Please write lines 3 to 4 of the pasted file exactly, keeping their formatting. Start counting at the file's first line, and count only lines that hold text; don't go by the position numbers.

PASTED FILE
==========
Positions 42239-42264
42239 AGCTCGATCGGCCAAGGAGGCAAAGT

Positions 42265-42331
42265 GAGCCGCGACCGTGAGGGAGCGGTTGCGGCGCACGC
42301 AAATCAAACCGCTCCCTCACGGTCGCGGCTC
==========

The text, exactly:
Positions 42265-42331
42265 GAGCCGCGACCGTGAGGGAGCGGTTGCGGCGCACGC